Beirut: Maronite Patriarch Nasrallah Butros Sfeir reiterated Tuesday that a two-thirds quorum is required to elect Lebanon's next president, while stressing that the poll should precede the formation of a national unity government. "Demands to have a national unity government, even if made hours before the presidential election, are considered to be acts of defiance; and we are all aware that defiant attitudes cannot build nations," Sfeir told the Kuwait-based As-Siyassa newspaper in an interview to be published Wednesday.
While the opposition considers the formation of a national unity government as a key step toward solving pending issues, including the presidential election, the ruling coalition sees the presidential election as the only doorway toward solving all pending matters.
Sfeir said the Constitution "clearly" stipulates the president should be elected by a two-thirds quorum in the first round and by absolute majority if a second round of polls is needed.
"Having MPs boycott the election session is the same as having them boycott their national duties and obligations," he said. "It is also worth noting that Lebanese as well as international political norms specify that a president ought to be elected by a considerable majority in order to be taken seriously."
Regarding constitutional amendments, Sfeir said he was against amendment scenarios, "unless this is done to spare the country potential disasters."
"Some claim army commander General Michel Suleiman is the only one capable of saving the country so why not amend the Constitution for his sake, since saving our country is a priority?" he asked.
The Lebanese Constitution specifies that Article 49 be amended if an employee of the civil service were to be elected as president. The issue was raised after the names of Suleiman and Treasurer Riad Salameh, both employees of the civil service, were heavily circulated as potential presidential candidates.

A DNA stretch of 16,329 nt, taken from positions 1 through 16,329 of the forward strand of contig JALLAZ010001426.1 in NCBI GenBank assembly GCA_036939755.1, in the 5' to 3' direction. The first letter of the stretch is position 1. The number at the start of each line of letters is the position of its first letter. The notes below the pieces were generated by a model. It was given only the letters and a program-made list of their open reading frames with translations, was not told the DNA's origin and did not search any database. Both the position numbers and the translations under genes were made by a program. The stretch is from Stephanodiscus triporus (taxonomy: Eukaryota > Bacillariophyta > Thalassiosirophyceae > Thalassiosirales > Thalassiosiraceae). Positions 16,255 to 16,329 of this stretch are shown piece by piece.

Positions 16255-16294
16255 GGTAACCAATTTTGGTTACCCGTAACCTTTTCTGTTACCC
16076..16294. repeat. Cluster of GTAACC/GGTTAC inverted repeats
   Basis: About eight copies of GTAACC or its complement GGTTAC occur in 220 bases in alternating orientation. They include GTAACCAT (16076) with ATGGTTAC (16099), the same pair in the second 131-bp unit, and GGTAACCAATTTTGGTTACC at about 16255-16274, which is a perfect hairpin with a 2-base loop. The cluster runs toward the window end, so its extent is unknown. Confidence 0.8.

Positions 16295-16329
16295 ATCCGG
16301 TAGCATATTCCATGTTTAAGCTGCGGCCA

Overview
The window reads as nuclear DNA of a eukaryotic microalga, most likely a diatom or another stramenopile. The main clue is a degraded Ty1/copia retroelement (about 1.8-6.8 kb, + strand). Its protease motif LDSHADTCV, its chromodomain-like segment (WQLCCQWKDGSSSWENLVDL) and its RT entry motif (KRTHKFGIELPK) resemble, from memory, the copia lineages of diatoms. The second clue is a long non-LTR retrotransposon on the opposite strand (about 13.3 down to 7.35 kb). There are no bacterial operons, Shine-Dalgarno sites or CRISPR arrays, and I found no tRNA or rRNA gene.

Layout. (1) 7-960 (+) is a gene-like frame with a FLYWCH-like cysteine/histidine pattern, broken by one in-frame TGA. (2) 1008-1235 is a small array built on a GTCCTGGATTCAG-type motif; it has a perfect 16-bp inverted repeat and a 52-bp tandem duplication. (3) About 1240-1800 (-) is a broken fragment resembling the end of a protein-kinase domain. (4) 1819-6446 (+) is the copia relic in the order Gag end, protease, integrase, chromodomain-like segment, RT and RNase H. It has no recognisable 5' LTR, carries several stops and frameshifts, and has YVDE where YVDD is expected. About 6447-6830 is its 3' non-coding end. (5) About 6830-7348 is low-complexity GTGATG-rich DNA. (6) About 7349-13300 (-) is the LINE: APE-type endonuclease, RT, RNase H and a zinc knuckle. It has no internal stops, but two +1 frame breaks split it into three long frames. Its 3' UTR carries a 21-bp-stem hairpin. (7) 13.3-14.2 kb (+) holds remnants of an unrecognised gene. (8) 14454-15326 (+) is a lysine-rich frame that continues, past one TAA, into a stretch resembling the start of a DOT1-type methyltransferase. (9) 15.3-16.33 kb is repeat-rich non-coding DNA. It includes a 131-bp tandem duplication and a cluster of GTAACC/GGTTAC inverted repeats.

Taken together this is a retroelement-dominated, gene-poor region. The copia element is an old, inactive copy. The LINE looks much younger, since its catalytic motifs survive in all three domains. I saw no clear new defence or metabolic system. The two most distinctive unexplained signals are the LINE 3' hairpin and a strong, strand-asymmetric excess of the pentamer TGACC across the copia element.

During their meeting in Maarab Monday, Christian figures from the March 14 Forces rejected scenarios for constitutional amendment.
While citing Suleiman, Sfeir strictly refused to name any favorites for the presidential polls.
"If I name a favorite for the presidential polls all groups will attack him," he told the daily.
Sfeir called on Lebanese politicians to put an end to foreign interference in Lebanese political affairs, and particularly in presidential elections.
The head of Lebanon's Maronite Church acknowledged that Syria played a role in Lebanese politics, "since a lot of the Lebanese take Syria's stands into consideration."
The patriarch, however, dismissed the idea that Saudi Arabia was seeking to play a role on the Lebanese political scene.
Echoing Sfeir's calls for MPs to attend the election session of a new president expected to be held at the Parliament on September 25, Grand Mufti Mohammad Rashid Qabbani called on MPs to participate in electing Lebanon's next president.
"Anyone who boycotts the election session will be held responsible for any power vacuums and all the negative repercussions such a situation might entail," Qabbani said in a statement Tuesday.
Also tackling the hot issue of the presidential poll, vice president of the Higher Shiite Council Sheikh Abdel-Amir Qabalan said only the formation of a national unity government was likely to forge a consensus concerning the identity of Lebanon's next president, and all other pending issues.
Qabalan said Lebanon's next president "should represent all the Lebanese or else he will be considered as weak."